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CHORAL MUSIC REVIEW

Never Sitting Still

February 19, 2006

Eric Lindsay


Eric Moe

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By Jules Langert

Volti's strong program of four a cappella choral pieces kept the juices flowing and left the audience intrigued, delighted, and maybe even bowled over by the close of Sunday afternoon's concert, although the always too live acoustics of St. Mark's Episcopal Church in Berkeley occasionally swallowed up some of the words. If Volti has a flaw, it may be in the clarity of the singers' diction, which is better than that of many choruses, but could be better still, given the complex nature of the group's repertoire.

The concert opened with the first performance of 25-year-old Los Angeles composer Eric Lindsay's Sound Explanations (2005), a project of Volti's Choral Arts Laboratory, which seeks out young, gifted composers to work with the ensemble in writing pieces that are then, like this one, performed upon completion. Lindsay assembled his text from the first printed instructions for the board game Monopoly, which came out in 1935. Fantasies of wealth and prosperity engendered by the game were keys to its success during the Depression Era, and probably to its continuing popularity today. It has become "the leading proprietary game not only in the U.S., but throughout the Western world", and has been distributed "in 25 countries and 15 languages."

The music begins with avid, excited polyphony, as the rules for bidding on properties, building houses, hotels, and acquiring cash are presented amid a flurry of exclamation points. Then the action slows considerably when the game's hurdles and difficult, decision-making moments are outlined. A livelier mood reasserts itself, but, by the end, a kind of wistful, dreamlike chorale has taken over as concepts like bankruptcy, going to jail, and "paying the price" are discussed. While the text may be read as a cautionary version of the American Dream rooted in the boom-and-bust psychology of the Depression, Lindsay's up-to-date setting makes it feel like a timeless, universal part of humanity's quests and disappointments. Fragments of several languages, and brief, disguised quotations of tunes from the 1930s, as well as speaking, whispering, and other textural enhancements, help give a mythic resonance to this piece, which is a solid triumph for Lindsay and Volti, and was received with a huge round of applause.

Next on the program came Oregonian Jacob Avshalomov's Blessings From Christopher Smart, a poignantly expressive work commissioned by Volti for this series of concerts. Smart, an 18th century English devotional poet known for his beautiful, mystical, and somewhat deranged-sounding verse, wrote a group of enigmatic, single-line meditations first published in 1939 under the title "Rejoice in the Lamb," some of which were later set by Benjamin Britten.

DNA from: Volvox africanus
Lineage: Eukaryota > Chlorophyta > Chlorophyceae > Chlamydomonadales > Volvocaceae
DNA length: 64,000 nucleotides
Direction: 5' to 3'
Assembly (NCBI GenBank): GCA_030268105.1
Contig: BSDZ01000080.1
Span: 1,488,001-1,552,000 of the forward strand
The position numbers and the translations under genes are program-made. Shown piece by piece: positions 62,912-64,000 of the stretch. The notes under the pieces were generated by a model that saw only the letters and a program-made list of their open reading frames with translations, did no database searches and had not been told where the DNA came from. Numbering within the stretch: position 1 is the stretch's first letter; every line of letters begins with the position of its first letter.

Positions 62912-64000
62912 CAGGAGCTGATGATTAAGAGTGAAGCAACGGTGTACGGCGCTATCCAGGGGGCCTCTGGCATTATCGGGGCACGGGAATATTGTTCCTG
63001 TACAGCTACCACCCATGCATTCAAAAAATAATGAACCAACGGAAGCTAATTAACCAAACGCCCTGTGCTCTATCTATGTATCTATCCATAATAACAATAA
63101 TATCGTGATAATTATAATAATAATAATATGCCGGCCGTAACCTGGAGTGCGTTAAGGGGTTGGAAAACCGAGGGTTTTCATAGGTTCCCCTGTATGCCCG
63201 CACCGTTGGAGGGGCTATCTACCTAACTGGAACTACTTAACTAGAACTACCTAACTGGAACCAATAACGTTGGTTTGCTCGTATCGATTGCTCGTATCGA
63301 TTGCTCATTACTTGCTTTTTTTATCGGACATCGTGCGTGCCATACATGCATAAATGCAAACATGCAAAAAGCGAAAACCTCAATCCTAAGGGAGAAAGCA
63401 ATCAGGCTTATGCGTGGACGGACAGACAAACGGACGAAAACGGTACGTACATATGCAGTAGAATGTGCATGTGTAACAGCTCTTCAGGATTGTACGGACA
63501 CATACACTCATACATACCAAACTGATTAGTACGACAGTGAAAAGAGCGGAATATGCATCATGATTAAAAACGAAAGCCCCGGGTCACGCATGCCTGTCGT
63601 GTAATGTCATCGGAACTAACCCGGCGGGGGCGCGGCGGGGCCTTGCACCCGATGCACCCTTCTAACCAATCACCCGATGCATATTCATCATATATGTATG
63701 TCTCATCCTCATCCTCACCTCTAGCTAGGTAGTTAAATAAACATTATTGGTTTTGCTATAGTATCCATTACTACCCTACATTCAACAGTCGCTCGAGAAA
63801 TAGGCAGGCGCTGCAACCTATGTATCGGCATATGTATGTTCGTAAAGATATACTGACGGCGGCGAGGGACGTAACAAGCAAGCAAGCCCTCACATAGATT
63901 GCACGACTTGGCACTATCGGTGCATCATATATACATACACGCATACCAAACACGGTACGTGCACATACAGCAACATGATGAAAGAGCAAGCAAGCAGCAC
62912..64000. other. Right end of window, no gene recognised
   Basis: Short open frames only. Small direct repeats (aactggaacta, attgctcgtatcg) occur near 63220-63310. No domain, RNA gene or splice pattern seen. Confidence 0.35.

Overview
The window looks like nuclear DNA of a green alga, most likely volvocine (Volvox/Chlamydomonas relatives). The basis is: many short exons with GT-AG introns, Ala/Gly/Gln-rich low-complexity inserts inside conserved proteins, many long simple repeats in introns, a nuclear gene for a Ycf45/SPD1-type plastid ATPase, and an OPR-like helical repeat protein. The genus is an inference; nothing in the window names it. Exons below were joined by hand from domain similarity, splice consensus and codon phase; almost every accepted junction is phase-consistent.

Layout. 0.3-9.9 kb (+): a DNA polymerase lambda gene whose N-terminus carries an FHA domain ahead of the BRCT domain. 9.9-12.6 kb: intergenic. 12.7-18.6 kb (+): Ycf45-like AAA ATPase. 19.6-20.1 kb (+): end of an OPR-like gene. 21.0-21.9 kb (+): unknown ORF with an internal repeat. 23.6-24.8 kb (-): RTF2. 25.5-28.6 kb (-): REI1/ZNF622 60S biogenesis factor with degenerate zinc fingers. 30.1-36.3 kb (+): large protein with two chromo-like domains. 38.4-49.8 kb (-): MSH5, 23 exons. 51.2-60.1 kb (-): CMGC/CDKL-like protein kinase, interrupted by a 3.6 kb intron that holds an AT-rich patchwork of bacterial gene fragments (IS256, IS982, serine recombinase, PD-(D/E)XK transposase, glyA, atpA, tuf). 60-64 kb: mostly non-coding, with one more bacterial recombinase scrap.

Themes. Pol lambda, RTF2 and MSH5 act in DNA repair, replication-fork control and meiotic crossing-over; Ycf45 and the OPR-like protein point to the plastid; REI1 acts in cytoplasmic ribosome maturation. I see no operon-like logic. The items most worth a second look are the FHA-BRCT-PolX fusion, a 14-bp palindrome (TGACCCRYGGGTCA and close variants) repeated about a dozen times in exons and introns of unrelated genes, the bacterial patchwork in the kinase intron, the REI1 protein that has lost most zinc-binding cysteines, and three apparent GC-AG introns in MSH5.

Bizarre, and beguiling, beauty

Avshalomov culled texts of varying moods from this collection and set them with extraordinary aptness, bringing out their often bizarre beauty and their sad, joyful, and perplexing range of emotions, while unifying them and making them cohere in a way that they often do not on the printed page. This is a masterly achievement by the 86-year-old composer, who was on hand to say something about the piece, his interesting career, and his relationship with Volti, which goes back for some years. His talk had the same kind of naturalness and unforced eloquence as his musical settings, and was a delight to hear.

Irving Fine (1914-1962), an old friend of Avshalomov's, was represented after the intermission by The Hour-Glass (1949), a setting of six poems by Ben Jonson about the passage of time and the transformation of love from its joyful onset to its sorrowing end. These are fine poems, with Jonson's powerful emotion shining through the formality of his 17th century verse. Fine's music captures much of what is best in the poetry, while maintaining a certain distance from it through the mannerisms of his own neoclassical style. The composer often seems to be moving away from neoclassicism toward a more direct, unambiguous modernism that remains incompletely realized in this work; it is a process that composers like Copland, Sessions, Carter, and Stravinsky were passing through at about the same time. As with everything else on this program, Volti's performance was illuminating.

The final work was Eric Moe's O the Flesh Is Hot But the Heart Is Cold, also a commission from Volti, and another choral gem, setting a kind of surreal fable/mordant political satire by Matthea Harvey, who was in the audience, with consummate serio/comic imagination. In one of its effects, the pseudo-country music song of the work's title is woven into the description of a dinner attended by "princesses" who exhibit blasé disappointment with the all too familiar dessert of Baked Alaska, as ominous-sounding and politically incorrect a dish as ever was put before a few spoiled girls.

(Jules Langert is a composer and teacher who resides in the East Bay.)

©2006 Jules Langert, all rights reserved